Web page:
Called VCU Health at Home by BAYADA, the new company will provide a range of at-home services, including those to help patients recover from an illness, injury or recent hospitalization as well as end-of-life care. Patients will continue to have access to their physicians at home.
“Our goal is to break down healthcare’s traditional care silos and create a reliable, integrated care continuum that puts our patients’ needs at the center,” said Jay Holdren, the health system’s senior director for coordinated care and continuum integration, in an email. “The new joint venture is an important expansion of our services and we have chosen a partner that shares our mission of serving patients with compassion and excellence.”
Moorestown, New Jersey-based BAYADA Home Health Care, which was founded 46 years ago, includes 347 locations in 22 states. The organization offers several different services, including short-and long-term nursing, hospice and personal care, such as bathing and dressing.
The home care provider will manage the day-to-day operations for the new company, while VCU Health will collaborate on the oversight of quality, safety, patient experience and access, Holdren said.
VCU Health at Home by BAYADA will begin accepting patients within the next six to nine months.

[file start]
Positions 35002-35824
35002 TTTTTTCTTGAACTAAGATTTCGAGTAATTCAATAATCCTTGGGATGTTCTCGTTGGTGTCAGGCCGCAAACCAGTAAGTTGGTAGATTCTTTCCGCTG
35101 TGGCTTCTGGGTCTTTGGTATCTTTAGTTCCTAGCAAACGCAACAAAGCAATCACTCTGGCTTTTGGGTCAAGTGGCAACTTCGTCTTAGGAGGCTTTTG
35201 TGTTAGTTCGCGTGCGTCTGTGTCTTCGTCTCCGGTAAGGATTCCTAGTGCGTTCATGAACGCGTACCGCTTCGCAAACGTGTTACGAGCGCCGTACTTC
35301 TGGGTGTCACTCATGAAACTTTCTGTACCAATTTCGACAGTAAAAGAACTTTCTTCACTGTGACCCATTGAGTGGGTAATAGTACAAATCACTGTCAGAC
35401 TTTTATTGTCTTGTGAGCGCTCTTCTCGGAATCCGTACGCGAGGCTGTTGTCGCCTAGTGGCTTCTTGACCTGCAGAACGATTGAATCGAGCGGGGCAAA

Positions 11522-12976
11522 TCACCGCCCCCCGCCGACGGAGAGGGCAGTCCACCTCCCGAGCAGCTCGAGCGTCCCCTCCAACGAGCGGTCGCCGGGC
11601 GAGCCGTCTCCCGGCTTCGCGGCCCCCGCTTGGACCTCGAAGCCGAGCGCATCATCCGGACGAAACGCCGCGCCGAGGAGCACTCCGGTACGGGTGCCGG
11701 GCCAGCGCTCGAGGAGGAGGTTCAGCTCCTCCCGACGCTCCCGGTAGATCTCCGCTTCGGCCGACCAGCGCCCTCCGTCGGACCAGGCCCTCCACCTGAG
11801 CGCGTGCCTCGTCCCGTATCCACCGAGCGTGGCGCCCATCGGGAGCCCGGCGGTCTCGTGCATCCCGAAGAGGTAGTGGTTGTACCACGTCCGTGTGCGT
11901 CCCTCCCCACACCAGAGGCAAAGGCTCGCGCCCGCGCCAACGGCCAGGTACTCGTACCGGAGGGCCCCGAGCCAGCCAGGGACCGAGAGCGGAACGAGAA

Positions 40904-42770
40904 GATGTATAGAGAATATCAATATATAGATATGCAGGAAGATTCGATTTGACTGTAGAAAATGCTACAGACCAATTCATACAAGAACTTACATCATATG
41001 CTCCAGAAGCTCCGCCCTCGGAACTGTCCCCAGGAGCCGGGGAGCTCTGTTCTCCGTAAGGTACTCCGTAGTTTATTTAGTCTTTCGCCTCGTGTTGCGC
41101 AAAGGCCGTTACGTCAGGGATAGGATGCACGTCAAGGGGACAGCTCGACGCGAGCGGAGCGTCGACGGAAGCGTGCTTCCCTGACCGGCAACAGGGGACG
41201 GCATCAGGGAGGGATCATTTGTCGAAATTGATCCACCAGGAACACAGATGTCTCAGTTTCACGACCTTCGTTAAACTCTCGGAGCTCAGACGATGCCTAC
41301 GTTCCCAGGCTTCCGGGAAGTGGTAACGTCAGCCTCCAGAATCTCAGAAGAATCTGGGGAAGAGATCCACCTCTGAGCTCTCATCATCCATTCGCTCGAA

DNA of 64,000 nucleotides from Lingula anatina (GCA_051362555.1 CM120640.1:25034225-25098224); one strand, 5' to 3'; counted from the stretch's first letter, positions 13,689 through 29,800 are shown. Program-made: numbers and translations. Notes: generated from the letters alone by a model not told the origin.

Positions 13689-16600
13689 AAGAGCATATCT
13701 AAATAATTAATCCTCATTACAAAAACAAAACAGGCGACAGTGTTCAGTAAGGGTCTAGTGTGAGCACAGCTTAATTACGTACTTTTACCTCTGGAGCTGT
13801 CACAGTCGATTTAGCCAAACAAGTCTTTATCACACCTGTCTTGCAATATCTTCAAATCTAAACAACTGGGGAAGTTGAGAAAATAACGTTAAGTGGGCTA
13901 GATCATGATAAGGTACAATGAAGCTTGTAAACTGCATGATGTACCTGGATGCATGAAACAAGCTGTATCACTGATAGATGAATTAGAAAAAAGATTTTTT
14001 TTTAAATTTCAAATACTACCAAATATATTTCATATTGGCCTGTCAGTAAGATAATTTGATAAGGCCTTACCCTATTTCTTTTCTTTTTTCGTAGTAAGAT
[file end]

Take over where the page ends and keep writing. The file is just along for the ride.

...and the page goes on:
The launch of the company marks BAYADA’s expansion into the Richmond, Virginia market for home health and hospice services. Previously, BAYADA only offered personal care services for seniors in the area.
Interest in home healthcare, especially among providers, is on the rise. Just last month, Mayo Clinic and Kaiser Permanente announced they are investing approximately $100 million combined in Medically Home Group, a Boston-based company that offers hospital-at-home services.
Not only that, but healthcare stakeholders are also making moves to advocate for home-based care services through policy change.
A group of providers, technology firms and home healthcare companies created an alliance in March for this very purpose. The alliance aims to make the regulatory flexibilities around home care adopted during the Covid-19 pandemic permanent. These include the Centers for Medicare and Medicaid Services’ “Hospital without Walls” program, which enables providers to transfer or treat patients in home-based settings when clinically appropriate.
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